12. My dear Kunchog...I am sorry for delay in responding. I have had legal issues to resolve. But I have read and thought about your comments many times. I have a cousin also born a preemie... she has had many physical problems to overcome, including severe speech impediments. For years she did not leave her house. Then someone she loved died, and she began to understand how precious life is. A gift we are only given once. Thru the years she has changed remarkably, taken herself out of the house and at 45 has begun to get involved in local politics. She has 'reborn' herself. are NOT invisible. You are a human being and carry within you something unique and divine. You only make yourself FEEL invisible because of your seeming 'differentness.' Society does that to us. Most people are afraid of death, and 'perfect beauty' is the antithesis of death. Anything different or 'abnormal' scares people, makes them think of their frailties and that one day they'll die. We are all guilty of this fear and so we step away from those who are 'different.'

    You need to try to overcome how you 'imagine' people see you. Imagine instead how YOU see yourself and try to project that image. I would ask you to even try to be rather aggressive if you can. MAKE people notice you, let them see you have wonderful traits, humor, gentleness, that compensate for what they see as 'shortcomings.' I know it is easy to give advice, and so forgive me.

    I once knew a man with one thumb and a glass eye. How I loved his humor! He had so much self-confidence he made other men shy. My Indian friend, Bazil, is in love with an Afghani girl who has no nose, and no ears. Her family cut them off when she tried to escape from her cruel father. When Bazil first saw her there was a huge hole in her face, just eyes and mouth (I have seen a photograph).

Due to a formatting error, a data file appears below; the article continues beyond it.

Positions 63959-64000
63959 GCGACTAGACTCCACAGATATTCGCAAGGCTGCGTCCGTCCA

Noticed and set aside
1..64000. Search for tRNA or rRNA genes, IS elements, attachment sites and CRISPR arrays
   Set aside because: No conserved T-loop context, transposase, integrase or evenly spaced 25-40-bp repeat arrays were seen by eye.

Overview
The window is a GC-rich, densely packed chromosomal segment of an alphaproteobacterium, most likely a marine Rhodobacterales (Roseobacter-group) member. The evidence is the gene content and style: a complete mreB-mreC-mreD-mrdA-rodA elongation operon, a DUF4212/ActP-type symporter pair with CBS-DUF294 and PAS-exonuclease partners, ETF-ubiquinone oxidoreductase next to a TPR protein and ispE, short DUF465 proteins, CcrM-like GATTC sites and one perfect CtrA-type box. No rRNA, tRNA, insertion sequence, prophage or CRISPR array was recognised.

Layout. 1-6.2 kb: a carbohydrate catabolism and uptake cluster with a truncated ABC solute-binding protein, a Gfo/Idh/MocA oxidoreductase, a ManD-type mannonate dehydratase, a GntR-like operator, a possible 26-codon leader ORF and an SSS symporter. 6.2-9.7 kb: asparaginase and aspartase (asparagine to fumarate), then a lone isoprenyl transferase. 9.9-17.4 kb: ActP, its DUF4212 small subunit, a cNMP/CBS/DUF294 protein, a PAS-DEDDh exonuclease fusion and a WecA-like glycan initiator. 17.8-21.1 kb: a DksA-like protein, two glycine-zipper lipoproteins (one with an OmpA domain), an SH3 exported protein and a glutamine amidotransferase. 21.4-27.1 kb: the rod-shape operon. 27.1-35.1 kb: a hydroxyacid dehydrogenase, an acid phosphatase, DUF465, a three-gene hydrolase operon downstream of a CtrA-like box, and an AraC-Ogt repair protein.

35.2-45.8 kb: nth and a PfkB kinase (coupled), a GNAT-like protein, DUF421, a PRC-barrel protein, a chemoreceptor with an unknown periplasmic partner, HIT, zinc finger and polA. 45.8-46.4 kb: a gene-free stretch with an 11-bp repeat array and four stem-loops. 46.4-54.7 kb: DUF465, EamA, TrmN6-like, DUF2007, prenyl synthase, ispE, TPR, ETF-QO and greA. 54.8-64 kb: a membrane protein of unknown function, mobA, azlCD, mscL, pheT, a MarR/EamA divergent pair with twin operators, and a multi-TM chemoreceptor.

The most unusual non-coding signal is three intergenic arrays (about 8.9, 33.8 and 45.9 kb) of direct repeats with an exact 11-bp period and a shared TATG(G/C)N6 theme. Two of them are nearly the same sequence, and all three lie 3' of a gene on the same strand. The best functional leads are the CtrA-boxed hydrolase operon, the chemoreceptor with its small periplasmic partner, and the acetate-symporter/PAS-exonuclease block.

I asked him what he fell in love with. He said, "Her spirit, her ferocity. She knew she risked death or butchery if she tried to escape her village.
    Well, she survived by crawling thru fields for days, nearly dead when the Red Cross found her. She was sent to Mumbai, India for reconstruction. Bazil has fallen in love with a female who will never look outwardly 'normal. ' He says all her beauty is within. What attracted him to this poor girl? Again, her inner fire. Such confidence speaks volumes.

    I could go on and on, but this is a public forum. Will you email me, Kunchog, I want to see if I can encourage you to start writing a journal or even a memoir. As I said in my blog above, we need more books written by, and about, people who are mentally or physically 'challenged' in society. If you read my books (I thank you) then I already know you are a book lover, and that is the first step to becoming a writer.

    I don't know if I have helped you, but please let me continue to try. With alohas from Hawaii, your friend, Kiana

  13. Your humanity continues to shine through, babe.

  14. Wonderful post, but just a quick comment (coming from a mother of a child with Down syndrome). It's Down syndrome, not Down's.

    Any way, thank you for the nod. I agree, I wish Sis would play a bigger part. She is fun, and reminds me of my Katy (who is only 8, but is a pistol). I think she should be used to center Harry Hole a little more, keeping him from his dark places a little bit.

  15. Dear Kyle...thank you for the correction!! I can't believe I kept referring to it as Down's. I know better than that. Please accept my apology. Sometimes I get so caught up in my subject matter I overlook mispellings.

    I actually thought of writing Jo Nesbo, and have encouraged my readers to do so, as well, about enlarging the role of Sis, or even writing an entire book about her. Curious to see how he responds. As I wrote above, my new novel has a hero who suffers from albinism, based on the life of a dear friend. Knowing him as enlarged and enriched my life. As I'm sure Kay has enriched yours. I wish you both all the happiness in the world.

    Sending my love to both of you! With alohas from Hawaii, Kiana